339 Witherspoon St., Princeton NJ 08540 (map); 609-921-8041; contespizzaandbar.com
The skinny: Thin-crust pizza is a tradition for college kids and long-time Princeton residents
Price: $11-$22 for full pies
College towns are stereotypically riddled with cheap slice joints, but for each underwhelming hole-in-the-wall, there's a local favorite known and loved by all the other people who live and work in these picturesque 'burgs.
So it is with Conte's, a pleasantly lived-in, un-fancified joint a mere two-minute drive from the Princeton campus. Like its kindred spirit Vic's, Conte's is the kind of place that remains unchanged by trends or the passage of time. No freshly made, hand-pulled mozzarella blankets the pies; no artisanal hand-milled flour goes into the crust; and the craziest topping on the menu is anchovy. And that's why people love it.
My lunch date, Christine, who's been living and working in Princeton for nearly a decade, gave me the skinny before we converged on one of Conte's formica tables. When the restaurant's crowded, the servers will ask for your order while you're being seated to keep up with the flow of pizzas entering and exiting the ovens, so we planned our topping combinations in advance: Roasted red peppers and garlic, house-made sausage and onion, and half a plain cheese pie. We skipped the meatballs, though; the New York Times called them "unremarkable," and Christine agreed. "My kids actually like mine better," she admitted.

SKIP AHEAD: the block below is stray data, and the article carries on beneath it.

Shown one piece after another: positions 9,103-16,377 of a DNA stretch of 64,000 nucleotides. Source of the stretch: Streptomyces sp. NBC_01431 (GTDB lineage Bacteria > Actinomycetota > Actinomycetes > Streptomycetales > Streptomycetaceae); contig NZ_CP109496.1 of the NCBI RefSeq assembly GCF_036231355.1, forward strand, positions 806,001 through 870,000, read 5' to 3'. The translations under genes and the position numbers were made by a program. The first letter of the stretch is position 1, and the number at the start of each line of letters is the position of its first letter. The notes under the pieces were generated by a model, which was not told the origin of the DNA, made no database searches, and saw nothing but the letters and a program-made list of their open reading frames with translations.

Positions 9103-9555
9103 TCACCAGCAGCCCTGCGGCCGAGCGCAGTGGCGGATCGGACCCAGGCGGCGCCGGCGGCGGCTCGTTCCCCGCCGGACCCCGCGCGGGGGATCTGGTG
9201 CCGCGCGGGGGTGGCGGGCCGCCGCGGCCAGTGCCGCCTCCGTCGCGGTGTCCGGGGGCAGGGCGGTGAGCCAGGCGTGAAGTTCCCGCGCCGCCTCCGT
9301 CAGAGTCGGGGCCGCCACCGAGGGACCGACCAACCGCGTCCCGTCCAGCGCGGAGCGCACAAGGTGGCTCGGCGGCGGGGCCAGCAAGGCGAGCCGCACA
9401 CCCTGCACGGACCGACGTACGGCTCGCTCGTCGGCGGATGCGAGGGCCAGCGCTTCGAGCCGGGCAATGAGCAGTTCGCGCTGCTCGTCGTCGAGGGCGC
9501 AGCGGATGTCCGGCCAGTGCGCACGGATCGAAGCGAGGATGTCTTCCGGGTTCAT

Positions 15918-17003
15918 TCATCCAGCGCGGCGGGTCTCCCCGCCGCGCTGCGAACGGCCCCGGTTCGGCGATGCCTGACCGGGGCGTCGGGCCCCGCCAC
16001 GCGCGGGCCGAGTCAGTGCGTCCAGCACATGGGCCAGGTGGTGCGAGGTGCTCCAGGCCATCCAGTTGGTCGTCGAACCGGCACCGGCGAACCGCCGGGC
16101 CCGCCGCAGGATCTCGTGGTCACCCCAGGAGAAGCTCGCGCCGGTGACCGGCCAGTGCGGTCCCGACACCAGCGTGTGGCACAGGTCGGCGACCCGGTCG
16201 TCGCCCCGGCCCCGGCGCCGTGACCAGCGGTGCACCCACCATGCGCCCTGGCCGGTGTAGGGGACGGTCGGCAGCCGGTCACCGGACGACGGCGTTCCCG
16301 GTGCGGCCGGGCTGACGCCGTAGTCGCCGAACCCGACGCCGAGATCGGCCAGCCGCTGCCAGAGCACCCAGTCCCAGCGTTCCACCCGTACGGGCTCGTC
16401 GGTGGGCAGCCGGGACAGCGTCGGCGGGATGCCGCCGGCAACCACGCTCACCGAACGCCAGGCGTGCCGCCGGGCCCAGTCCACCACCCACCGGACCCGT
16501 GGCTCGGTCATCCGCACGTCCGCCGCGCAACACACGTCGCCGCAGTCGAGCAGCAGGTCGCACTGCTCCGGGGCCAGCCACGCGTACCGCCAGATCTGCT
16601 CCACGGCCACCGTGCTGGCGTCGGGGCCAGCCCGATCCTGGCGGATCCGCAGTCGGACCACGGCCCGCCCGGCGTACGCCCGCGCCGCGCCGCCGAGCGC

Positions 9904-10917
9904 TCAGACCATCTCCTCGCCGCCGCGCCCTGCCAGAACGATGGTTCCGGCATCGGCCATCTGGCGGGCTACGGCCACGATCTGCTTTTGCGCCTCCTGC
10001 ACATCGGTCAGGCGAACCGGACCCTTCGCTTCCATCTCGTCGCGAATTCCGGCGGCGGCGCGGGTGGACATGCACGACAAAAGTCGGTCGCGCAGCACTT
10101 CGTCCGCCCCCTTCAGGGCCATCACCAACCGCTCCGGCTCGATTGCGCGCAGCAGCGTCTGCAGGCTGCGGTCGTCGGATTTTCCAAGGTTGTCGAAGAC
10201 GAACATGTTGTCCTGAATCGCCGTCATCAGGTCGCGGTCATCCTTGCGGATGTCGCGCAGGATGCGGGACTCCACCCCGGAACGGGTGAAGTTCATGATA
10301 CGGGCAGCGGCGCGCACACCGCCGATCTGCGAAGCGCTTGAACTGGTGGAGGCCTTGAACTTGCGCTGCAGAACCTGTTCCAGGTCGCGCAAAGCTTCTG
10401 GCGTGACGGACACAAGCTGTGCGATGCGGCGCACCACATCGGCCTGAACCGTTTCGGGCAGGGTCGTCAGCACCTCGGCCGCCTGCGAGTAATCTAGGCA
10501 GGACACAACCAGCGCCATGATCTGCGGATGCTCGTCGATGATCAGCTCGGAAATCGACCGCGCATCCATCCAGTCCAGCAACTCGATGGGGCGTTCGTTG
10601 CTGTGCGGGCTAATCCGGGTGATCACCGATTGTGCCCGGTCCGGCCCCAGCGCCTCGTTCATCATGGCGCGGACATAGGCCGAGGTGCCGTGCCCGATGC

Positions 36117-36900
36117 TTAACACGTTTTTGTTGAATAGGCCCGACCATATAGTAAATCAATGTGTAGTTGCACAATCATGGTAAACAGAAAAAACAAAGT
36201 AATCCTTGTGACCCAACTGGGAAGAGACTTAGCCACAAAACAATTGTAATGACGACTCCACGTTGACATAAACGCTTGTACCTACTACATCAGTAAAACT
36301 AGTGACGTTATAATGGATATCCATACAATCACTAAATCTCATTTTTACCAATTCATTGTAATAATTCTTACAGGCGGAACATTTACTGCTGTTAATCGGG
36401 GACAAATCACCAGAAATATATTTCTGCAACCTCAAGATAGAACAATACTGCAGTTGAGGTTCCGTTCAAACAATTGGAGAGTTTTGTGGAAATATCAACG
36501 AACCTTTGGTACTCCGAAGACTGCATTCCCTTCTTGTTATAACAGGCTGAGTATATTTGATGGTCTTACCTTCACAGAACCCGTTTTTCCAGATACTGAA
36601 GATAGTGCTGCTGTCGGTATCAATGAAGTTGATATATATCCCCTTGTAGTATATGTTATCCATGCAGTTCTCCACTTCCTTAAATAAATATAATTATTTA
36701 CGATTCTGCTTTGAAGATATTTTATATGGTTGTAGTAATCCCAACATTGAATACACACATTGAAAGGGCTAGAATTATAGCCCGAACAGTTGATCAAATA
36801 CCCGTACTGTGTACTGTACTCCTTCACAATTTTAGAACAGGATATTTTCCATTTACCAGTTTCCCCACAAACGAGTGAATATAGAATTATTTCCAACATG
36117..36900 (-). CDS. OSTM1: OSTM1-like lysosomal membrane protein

Unlike the overcooked bitterness that keeps many people, myself included, away from green peppers as a pizza topping, the strands of roasted red peppers were sweet and tender. Coupled with the pungent flecks of garlic sprinkled across the pie, the two toppings were like Joe Fox and Kathleen Kelly in You've Got Mail: one sharply acidic, the other softly sweet, but perfectly suited for each other. If more pizzerias offered roasted red peppers instead of their banal green counterparts, what a wonderful world it would be.
The onions were an equally happy surprise. Expecting a hit of breath-busting flavor with my first bite, I was instead greeted by a mellow, almost genial onion taste. The sweet, wafer-thin Vidalias weren't caramelized or deeply cooked, but the near-raw slices still maintained a gentle bite that balanced and soaked up the rich pockets of pork fat from the sausage. Another masterful pairing of ingredients that proved you don't need a huge roster of toppings to make a great pizza; just a few really good ones that play well together. The sauce and cheese are standard enough—though satisfying on their own, they ultimately work better as a canvas for the more interesting tastes of the veg and meat piled on top.
I'd be tempted to pair all four of my chosen toppings—sweet onions, roasted red pepper, salty sausage, and sharp garlic—on a single pizza on the next go-round. The thin crust, brittle and crunchy at the edges, might groan a bit under the weight of this multi-tiered wonder, but overall it maintains enough crispness that I'm confident it could handle the uber-Conte's pizza I've been constructing in my mind.